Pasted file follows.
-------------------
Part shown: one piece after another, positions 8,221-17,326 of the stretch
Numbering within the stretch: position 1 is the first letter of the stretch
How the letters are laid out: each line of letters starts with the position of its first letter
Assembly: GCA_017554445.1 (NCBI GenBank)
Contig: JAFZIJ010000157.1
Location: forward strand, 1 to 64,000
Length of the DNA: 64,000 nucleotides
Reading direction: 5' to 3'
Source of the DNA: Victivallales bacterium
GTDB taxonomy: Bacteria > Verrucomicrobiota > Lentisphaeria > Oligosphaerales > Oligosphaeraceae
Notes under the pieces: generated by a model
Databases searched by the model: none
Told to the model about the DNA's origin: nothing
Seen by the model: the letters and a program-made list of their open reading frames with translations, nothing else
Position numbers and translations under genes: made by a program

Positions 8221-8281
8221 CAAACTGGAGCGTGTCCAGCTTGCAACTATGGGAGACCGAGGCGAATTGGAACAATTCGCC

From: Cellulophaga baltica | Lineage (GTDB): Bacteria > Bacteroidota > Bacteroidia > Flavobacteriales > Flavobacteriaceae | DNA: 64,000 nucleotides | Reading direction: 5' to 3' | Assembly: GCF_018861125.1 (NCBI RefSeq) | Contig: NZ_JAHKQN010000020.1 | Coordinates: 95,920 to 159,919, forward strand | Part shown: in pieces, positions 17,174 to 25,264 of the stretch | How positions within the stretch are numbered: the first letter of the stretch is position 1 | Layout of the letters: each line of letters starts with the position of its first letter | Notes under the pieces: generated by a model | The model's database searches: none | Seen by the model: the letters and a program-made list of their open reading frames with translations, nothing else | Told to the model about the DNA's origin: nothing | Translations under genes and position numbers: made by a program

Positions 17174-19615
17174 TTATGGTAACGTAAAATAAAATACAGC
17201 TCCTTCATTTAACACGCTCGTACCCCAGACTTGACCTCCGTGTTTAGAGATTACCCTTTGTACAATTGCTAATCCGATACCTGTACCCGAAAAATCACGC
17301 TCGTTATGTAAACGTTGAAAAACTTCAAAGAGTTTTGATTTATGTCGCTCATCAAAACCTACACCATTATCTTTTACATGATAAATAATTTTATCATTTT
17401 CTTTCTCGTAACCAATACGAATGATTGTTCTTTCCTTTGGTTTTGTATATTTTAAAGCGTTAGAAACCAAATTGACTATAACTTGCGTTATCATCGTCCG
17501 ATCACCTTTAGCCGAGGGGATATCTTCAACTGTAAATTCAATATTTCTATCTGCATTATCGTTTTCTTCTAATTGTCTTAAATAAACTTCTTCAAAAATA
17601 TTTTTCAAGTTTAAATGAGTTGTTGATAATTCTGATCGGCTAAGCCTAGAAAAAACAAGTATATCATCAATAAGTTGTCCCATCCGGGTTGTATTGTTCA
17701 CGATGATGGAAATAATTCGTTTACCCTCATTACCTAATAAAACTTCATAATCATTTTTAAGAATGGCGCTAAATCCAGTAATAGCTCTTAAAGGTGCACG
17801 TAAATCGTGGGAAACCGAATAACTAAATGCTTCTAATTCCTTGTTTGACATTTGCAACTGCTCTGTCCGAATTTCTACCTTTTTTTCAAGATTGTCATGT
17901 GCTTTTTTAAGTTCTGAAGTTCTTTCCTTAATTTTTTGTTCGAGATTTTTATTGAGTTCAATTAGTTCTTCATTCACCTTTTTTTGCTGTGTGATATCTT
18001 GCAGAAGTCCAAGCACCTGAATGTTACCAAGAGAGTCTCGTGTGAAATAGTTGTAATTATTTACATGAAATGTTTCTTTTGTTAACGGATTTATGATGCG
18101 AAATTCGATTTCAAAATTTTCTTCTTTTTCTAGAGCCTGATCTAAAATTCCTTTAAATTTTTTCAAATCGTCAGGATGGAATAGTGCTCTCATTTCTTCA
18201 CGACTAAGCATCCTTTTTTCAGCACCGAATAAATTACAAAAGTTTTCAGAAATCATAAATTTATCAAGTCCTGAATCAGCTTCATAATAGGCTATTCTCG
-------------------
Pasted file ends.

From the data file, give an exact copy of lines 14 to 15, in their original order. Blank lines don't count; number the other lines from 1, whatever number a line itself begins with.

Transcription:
Seen by the model: the letters and a program-made list of their open reading frames with translations, nothing else
Position numbers and translations under genes: made by a program